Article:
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Harbour re-launches income fund

Fund will include more active management after changes

Tuesday, July 4th 2017, 11:08AM

by Susan Edmunds

Harbour Asset Management is re-launching its income fund and targeting a a higher return as it diversifies its investments.

Harbour director and portfolio manager Mark Brown said the fund was initially set up in a simplified way, as a combination of Harbour’s Corporate Bond Fund and its Australasian Equity Income Fund. 

But he said over time it had become clear that those were two distinct entities with their own purposes, and there was more that could be done with the Income Fund by broadening its scope and giving it a different investment mandate, in its own right.

In its new guise, the fund will also invest in securities that are not a natural fit with either the corporate bond or equity income funds. Harbour said it would expand into additional income-generating asset classes, allowing some allocation into well-researched non-investment grade corporate bonds and loan products.

Brown said that would mean broadening into bonds that were subordinate in nature, or parts of the fixed interest landscape where changing rules and regulations had created more opportunities for non-bank lenders to take a slice of the market.

“A lot of the opportunity comes from the changes the banks are faced with now by regulators... banks are required in the name of financial stabliity to put more and more capital aside for the exposure they take,” Brown said.

“The cost of that gets passed on to people who borrow from them. Fund managers are not affected so we are a more cost-efficient lender for that part of the market – they are pulling back and that creates a rewarding investment opportunity for us.”

The wider scope of the asset allocation range would allow more active management and for the fund to deliver returns that beat benchmarks by a more significant margin.

Brown said the fund would suit people who were frustrated with the low rates available on term deposits, and who wanted a better level of income, but who were wary about having to take a lot of extra risk.

He said it was likely that term deposit rates would remain low for some time, driving investors to look for other options. He said the rates on offer from banks already reflected the fact that they needed deposits to meet their funding requirements and were higher than they might otherwise be, so potential upside was limited.

They would not rise significantly until the Official Cash Rate rose, he said.

Investors mightachieve a much better return with a little more risk by switching to the income fund, he said.

“[These investments] are more risky by definition than investing in senior-ranking bonds but they are less risky than equities.”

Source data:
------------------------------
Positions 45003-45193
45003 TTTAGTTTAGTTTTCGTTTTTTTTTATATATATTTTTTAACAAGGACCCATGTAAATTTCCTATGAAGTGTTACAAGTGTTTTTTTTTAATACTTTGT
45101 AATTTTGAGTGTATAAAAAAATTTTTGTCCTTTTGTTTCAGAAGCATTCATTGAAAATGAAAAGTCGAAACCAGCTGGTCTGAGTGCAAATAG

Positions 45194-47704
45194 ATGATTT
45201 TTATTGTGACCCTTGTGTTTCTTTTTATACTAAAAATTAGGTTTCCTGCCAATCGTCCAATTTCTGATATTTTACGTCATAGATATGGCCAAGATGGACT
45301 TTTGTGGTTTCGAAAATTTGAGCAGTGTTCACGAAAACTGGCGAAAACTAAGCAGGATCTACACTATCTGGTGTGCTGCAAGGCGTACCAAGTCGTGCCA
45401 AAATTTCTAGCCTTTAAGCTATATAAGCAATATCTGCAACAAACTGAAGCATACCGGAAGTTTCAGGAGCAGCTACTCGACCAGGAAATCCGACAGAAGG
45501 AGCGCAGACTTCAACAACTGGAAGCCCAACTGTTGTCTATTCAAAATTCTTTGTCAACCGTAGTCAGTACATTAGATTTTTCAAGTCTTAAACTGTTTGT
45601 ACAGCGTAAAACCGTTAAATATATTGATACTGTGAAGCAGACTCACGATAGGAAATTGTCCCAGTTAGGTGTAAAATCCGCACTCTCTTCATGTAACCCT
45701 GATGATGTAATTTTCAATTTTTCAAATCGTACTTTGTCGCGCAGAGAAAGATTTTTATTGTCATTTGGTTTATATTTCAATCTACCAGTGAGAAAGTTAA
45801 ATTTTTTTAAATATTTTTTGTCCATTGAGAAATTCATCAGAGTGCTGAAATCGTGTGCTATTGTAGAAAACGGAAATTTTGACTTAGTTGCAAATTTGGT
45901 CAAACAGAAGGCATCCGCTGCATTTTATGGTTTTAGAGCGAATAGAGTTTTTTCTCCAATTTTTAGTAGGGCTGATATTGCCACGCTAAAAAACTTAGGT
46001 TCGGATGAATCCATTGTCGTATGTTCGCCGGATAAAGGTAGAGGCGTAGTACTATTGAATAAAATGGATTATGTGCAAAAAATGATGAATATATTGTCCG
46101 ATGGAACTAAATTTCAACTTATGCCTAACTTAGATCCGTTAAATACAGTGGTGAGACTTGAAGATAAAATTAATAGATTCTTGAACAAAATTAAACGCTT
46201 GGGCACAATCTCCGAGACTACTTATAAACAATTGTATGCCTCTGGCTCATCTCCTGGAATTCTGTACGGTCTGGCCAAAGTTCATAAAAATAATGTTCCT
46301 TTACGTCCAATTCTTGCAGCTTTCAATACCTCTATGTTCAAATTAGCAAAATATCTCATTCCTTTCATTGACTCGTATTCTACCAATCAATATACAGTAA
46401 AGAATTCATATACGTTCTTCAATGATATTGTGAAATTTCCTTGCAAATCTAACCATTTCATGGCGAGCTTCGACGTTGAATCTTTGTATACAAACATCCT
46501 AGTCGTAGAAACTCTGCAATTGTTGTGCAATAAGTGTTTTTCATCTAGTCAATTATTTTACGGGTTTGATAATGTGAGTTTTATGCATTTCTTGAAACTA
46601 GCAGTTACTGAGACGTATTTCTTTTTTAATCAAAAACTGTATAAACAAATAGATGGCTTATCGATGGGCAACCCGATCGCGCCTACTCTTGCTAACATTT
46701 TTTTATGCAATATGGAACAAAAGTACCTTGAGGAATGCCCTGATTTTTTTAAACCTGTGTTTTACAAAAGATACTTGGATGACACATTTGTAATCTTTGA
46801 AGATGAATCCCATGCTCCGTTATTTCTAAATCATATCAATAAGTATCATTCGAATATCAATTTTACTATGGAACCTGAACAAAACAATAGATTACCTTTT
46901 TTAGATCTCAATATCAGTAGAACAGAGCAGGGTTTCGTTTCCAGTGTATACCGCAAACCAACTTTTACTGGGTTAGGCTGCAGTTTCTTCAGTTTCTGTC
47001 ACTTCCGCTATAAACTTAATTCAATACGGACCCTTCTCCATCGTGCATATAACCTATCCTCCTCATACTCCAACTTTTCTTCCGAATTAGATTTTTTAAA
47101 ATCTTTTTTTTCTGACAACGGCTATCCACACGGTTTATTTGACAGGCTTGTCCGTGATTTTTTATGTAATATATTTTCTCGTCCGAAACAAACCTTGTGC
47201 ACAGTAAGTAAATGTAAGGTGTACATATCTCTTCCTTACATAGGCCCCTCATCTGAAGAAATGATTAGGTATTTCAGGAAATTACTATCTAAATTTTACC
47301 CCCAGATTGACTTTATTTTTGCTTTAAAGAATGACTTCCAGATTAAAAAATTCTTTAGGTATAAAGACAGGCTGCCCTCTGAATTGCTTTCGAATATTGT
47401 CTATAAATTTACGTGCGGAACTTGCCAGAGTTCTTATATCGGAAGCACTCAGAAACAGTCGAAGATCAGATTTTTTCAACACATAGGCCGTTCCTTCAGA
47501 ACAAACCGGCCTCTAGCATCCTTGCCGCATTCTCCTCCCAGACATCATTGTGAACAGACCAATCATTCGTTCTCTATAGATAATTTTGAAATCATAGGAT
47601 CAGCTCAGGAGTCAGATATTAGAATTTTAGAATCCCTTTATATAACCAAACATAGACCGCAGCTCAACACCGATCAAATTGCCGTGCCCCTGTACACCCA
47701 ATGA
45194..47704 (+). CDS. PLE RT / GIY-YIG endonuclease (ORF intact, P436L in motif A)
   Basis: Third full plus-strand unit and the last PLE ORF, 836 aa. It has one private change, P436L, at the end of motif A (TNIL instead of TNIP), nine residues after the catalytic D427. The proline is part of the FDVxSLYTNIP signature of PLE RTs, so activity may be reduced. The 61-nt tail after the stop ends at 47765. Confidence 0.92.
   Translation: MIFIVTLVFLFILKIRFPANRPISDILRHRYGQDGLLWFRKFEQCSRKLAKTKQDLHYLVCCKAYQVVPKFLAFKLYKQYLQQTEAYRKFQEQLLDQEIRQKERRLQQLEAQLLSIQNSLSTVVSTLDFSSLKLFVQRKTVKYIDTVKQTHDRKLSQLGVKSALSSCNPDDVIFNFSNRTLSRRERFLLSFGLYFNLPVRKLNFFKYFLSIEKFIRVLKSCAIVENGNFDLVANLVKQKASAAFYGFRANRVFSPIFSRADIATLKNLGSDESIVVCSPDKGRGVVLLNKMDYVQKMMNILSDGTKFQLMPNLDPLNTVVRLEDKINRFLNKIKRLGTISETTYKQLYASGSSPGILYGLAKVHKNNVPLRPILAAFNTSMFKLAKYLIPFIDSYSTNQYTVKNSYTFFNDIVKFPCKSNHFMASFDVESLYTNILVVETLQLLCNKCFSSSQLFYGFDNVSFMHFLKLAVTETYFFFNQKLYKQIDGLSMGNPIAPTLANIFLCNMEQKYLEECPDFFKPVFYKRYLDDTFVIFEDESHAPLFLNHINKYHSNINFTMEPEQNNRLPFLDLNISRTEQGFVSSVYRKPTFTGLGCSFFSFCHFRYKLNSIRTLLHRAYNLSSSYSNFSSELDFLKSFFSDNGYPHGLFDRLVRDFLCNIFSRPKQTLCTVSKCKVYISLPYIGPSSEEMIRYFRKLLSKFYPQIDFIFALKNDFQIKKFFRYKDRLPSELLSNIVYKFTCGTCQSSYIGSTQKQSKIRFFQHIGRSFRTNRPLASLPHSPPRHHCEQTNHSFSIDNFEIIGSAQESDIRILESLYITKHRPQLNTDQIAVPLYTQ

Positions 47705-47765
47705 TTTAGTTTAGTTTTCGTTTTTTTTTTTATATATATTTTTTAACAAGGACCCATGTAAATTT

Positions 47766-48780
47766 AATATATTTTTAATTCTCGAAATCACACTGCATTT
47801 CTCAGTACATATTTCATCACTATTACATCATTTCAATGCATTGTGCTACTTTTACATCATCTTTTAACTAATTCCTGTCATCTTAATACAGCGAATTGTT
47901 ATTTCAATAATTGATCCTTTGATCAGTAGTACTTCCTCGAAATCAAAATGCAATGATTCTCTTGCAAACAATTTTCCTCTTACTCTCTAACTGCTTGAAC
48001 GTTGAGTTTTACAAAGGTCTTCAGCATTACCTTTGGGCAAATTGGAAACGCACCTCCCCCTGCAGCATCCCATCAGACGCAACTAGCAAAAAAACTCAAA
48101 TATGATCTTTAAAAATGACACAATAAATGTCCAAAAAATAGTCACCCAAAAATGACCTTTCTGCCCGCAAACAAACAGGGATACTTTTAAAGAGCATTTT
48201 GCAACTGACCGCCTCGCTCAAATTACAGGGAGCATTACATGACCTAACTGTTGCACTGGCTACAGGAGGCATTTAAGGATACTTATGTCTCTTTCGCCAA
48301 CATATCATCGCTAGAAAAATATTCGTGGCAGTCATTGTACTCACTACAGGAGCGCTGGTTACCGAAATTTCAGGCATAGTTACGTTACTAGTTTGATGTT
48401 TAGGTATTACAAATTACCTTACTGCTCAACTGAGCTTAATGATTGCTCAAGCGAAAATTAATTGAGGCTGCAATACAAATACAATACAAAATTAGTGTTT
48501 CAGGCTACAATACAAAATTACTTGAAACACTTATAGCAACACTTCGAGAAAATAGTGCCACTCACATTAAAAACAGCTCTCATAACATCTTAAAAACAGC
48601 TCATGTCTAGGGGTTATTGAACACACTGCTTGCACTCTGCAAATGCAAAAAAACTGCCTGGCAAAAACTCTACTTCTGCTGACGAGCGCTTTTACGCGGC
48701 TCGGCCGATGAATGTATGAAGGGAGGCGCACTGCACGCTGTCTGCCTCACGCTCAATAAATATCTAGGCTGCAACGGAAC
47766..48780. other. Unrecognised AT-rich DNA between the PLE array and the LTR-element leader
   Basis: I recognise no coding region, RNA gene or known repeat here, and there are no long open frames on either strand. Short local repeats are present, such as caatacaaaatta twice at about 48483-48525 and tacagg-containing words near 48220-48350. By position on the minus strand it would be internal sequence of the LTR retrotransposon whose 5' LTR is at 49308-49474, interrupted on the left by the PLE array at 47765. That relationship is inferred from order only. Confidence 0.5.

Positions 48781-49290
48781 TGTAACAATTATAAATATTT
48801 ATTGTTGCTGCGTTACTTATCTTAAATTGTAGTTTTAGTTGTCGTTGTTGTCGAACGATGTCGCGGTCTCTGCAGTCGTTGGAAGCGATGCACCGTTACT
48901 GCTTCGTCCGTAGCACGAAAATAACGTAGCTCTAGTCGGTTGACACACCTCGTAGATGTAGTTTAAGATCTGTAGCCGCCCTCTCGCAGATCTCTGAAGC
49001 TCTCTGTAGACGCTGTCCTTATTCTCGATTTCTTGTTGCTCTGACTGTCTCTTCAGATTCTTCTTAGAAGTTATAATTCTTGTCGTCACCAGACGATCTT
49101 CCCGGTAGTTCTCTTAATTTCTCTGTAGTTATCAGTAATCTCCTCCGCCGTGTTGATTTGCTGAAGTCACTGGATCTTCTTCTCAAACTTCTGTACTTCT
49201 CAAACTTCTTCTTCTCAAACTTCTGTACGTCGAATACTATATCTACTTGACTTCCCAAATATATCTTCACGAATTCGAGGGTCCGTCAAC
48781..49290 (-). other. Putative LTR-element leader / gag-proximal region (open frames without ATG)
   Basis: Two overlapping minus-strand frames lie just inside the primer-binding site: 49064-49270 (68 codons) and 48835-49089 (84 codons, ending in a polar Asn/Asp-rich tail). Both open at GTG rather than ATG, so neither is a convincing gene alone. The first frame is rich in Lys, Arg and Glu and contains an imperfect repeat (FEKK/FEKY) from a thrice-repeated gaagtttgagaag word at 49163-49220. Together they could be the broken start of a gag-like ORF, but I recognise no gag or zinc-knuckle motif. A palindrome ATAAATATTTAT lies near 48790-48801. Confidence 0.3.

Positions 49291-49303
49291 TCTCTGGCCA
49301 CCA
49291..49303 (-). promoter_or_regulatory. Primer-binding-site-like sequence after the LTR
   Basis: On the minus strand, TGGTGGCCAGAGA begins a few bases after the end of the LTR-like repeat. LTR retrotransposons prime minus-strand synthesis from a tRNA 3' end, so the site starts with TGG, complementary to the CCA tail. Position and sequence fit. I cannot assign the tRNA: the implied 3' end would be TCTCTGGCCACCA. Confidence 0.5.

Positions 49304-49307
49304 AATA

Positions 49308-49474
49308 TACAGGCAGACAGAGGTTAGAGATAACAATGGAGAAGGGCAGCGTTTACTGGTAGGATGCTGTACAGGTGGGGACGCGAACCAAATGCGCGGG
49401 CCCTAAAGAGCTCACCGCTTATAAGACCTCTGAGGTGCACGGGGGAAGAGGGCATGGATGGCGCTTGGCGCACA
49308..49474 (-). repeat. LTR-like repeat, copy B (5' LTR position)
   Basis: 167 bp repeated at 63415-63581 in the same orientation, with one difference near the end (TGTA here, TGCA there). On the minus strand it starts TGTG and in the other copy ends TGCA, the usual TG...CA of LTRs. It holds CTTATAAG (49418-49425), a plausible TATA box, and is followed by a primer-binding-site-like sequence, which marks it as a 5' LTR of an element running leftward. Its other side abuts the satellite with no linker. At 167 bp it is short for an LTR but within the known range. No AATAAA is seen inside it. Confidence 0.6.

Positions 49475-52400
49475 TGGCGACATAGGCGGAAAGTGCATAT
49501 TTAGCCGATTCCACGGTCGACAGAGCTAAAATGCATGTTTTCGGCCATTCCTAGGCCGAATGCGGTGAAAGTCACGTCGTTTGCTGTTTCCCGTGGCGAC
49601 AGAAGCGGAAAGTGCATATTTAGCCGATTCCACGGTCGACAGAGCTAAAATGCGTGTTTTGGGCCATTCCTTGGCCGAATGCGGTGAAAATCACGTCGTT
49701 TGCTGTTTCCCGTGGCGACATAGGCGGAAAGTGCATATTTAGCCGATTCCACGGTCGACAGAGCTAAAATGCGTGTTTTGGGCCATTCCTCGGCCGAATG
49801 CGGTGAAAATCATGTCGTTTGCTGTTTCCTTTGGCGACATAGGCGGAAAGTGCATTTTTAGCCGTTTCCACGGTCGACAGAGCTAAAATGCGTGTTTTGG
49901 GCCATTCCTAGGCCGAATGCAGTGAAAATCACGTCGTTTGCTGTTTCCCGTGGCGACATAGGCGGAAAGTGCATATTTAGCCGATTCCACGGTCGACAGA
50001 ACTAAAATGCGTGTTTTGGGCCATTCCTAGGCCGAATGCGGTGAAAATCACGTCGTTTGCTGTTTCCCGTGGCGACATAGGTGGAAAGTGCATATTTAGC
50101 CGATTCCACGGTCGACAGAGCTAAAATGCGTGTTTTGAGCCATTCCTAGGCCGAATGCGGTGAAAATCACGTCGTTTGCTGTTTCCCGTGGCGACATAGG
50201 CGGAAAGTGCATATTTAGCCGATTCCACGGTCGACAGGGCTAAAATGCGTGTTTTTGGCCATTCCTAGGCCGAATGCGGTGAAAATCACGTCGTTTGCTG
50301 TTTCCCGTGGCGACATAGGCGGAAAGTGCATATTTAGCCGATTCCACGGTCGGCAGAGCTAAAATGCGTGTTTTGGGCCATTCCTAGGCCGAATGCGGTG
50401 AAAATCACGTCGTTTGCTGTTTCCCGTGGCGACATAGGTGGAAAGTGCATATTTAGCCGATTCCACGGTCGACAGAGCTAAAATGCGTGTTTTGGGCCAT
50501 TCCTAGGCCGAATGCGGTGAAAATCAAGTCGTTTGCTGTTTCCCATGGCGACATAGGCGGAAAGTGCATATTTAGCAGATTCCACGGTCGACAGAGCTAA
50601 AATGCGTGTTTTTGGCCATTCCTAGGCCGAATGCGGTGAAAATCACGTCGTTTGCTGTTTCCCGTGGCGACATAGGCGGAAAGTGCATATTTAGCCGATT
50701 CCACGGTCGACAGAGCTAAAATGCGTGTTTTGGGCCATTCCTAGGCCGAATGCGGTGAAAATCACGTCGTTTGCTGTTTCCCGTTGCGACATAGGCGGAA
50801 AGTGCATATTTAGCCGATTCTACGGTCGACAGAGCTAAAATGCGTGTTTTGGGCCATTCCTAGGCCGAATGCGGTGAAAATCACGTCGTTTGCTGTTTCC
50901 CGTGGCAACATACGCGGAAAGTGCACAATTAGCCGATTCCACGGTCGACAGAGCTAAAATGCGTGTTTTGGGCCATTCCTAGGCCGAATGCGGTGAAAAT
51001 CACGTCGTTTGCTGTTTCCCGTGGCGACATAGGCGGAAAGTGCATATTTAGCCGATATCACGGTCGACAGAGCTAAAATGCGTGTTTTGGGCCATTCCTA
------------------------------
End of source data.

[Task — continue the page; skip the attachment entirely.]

Returns will continue to be predominantely driven by the fund’s core holding of New Zealand fixed interest securities and dividend-paying Australian equities. It will target a return of 3.5% above the cash rate, compared to 2% in its previous guise.

A minimum of 5% of the fund will be held in highly-liquid securities, defined as New Zealand Government securities with less than five years maturity, cash, and other cash equivalents.

The fund will have a maximum of 30% exposure to international fixed interest, including investment grade fixed interest, non-investment grade fixed interest and loans. The neutral position is to be 100% hedged to the New Zealand dollar, but Australian Dollar exposure of 10% and Trade—Weighted Index exposure of 10% is also permitted.

At present, retail funds under management in the income fund are only a couple of million dollars. But Brown said the fund would get a boost from wholesale funds that were expected to migrate into it. That would bring the total FUM for the fund to about $90 million.

Brown said Harbour had structured the fund with the intention that it would have a volatility level of 4.5%, less than that of a typical balanced fund.“Under these numbers we think it is going to be unusual for the product to deliver a negative return in any given year.”

He said other income funds in the market tended to have more equity exposure than the Harbour fund’s neutral level would be.  Others had delivered strong returns over recent years, but Harbour was posiitioning itself tobe more resilient to market downturns, he said.

“Historically we have tended to focus on single-sector funds and people who were after a particular type of fixed-interest fund or equity portfolio.  This is a fund that we think puts us in pretty good stead for clients thinking about an investment income as an investment objective, as opposed to exposure to an asset class,” Brown said.

He said the first iteration of the income fund had done it in a simplistic way, and this new evolution developed it another step.  

The management fee for the fund will drop from 77 basis points to 63 basis points. Harbour said that should deliver better value for investors. Quarterly distributions are paid at the fixed rate of 1.25 cents per unit.

Existing clients can choose whether they want to migrate to the new version of the fund. Financial advisers have been informed of the changes, which take effect on June 19.

Tags: Harbour Asset Management

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